It is a mistake to think that all the cheaper classes of meat are bought by working-class people. Very large quantities of it are bought by the lower middle-class. Those who know where the meat from the livestock marts actually goes realise that it is very often to the working-class end of the town that the finest beef and the best joints go. The man who is working hard with his hands will pay a heavy price—or his wife will —for good meat. The housewife will no more starve a man of good meat than a man who was racing for his life would starve his horse of good corn. It is not true that the whole of the benefit of the reduction in the price of British beef, or lather, the benefit of avoiding the inevitable rise in the price of British beef which would have to take place if the cost of British beef production were to be borne by the price of British beef alone—it is not true that the whole of that benefit goes to the rich man and that the whole of the burden is borne by the poor man. I admit there is a strong case; my hon. Friends opposite fee] they are on very strong ground when they take the familiar attitude that this is an attack by the rich on the poor. It is not an argument which can be logically defended, but it is a strong argument, as an emotional argument, in this House, and I think they were right in getting off the point of reorganisation, to which my hon. and learned Friend the Member for East Bristol (Sir S. Cripps) devoted a good deal of attention at the beginning of the Debate.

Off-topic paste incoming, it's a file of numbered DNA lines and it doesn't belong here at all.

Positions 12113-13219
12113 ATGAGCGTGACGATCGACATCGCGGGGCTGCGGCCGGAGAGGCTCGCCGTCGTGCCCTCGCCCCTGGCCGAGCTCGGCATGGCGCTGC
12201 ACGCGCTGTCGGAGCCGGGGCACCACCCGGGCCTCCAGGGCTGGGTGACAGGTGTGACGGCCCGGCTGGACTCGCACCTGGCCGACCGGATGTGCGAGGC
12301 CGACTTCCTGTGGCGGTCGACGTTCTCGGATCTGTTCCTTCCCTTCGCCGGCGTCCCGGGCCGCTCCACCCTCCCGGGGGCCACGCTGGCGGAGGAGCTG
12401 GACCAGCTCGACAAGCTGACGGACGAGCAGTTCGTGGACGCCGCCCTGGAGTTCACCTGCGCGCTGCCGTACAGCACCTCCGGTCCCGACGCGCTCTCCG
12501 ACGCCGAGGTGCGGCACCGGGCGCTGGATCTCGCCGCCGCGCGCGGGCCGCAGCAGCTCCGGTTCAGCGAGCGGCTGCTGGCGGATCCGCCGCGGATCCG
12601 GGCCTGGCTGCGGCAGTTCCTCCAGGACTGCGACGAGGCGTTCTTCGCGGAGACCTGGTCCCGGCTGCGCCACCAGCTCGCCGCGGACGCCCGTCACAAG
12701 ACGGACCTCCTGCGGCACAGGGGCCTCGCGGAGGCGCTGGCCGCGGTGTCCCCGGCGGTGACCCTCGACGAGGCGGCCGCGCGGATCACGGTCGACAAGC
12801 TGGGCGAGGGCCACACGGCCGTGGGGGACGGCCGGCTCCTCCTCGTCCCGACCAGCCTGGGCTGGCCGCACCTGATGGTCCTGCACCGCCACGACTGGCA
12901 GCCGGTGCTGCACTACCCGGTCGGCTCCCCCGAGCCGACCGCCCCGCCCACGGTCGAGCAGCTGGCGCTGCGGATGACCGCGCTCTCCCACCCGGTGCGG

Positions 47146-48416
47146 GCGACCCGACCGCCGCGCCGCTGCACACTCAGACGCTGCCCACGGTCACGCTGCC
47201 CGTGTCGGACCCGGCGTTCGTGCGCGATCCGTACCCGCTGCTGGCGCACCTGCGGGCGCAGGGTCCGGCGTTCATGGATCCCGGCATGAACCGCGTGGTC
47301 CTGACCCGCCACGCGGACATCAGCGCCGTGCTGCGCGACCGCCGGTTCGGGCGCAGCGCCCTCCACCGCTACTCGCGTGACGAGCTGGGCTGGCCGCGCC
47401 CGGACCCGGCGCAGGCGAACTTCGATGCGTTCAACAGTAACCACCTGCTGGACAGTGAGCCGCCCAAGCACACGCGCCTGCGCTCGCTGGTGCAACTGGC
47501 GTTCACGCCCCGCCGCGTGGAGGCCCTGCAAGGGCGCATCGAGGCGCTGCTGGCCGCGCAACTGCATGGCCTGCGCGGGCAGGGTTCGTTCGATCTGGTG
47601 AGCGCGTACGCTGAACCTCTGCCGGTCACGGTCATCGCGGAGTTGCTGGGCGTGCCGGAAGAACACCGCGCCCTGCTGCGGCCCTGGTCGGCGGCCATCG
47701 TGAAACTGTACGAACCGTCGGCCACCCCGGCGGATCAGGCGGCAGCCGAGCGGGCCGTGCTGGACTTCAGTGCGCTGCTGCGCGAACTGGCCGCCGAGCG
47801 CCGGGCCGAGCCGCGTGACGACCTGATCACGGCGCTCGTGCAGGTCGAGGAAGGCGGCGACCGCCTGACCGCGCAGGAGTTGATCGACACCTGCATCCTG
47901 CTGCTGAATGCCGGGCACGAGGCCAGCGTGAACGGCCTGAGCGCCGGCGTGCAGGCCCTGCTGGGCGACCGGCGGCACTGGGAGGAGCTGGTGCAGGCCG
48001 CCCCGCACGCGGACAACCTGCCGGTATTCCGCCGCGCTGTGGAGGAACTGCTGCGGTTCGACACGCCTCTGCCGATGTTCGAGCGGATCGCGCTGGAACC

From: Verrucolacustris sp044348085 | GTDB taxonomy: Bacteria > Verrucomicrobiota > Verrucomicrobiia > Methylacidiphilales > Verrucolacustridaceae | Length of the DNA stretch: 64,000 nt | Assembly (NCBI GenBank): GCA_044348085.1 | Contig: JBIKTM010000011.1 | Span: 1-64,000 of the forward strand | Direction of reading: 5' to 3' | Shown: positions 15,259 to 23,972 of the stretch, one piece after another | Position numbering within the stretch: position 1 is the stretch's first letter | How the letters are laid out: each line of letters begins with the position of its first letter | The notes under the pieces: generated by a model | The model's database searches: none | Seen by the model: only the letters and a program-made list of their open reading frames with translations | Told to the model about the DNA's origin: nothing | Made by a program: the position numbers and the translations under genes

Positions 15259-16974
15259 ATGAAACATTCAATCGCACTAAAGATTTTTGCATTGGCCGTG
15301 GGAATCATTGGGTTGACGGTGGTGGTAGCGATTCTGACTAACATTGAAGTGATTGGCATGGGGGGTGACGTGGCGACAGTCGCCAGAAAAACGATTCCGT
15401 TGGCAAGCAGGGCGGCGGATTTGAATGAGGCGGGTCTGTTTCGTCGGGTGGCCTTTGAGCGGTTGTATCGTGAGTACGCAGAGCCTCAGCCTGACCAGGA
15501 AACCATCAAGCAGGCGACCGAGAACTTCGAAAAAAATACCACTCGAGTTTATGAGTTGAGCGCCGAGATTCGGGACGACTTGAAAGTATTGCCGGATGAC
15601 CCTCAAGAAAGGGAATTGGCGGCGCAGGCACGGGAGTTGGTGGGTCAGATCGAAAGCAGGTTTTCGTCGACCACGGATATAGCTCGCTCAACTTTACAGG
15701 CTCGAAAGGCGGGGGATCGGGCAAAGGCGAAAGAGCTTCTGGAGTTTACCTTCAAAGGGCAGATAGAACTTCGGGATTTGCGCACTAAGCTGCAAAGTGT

At the end of the day the reorganisation and rationalisation which would be necessary to make a very great improvement in the price of British beef would be reflected either in the dismissal of great numbers of men or in the lowering of their wages. It is easy to talk about rationalisation, but at the end of the day rationalisation means that some man who is earning his pay is turned out of his job, that some man who is obtaining a portion of the economic results of industry which is higher than that to which he is entitled is cut down and the money which he is receiving goes somewhere else. This idea of getting everything we want by a process of reorganisation and rationalisation is not as simple as our scientific friends are apt to make out. We must remember that we are dealing with a glut of labour. There is a glut of labour as of other things, and the forcing of extra supplies on the market does not always have the effect that it did under 19th century Manchester economics. Unless these supplies can be absorbed we may easily do a certain amount of harm to put against the certain amount of good that is achieved. I ask my hon. Friends when they talk of reorganisation to reflect what that means in terms of employment, and I would ask hon. Members like the hon. Member for Aberdare and the hon. Member for Hemsworth when they say that our action is simply an attack upon the poor man's joint, to reflect how fatally easy it would be to turn the argument against them and to say that the whole of the measures taken to preserve the price of coal at what it was in 1931 were simply an attack by a specialised section, the miners, upon the cooking fires of the millions of housewives throughout the country.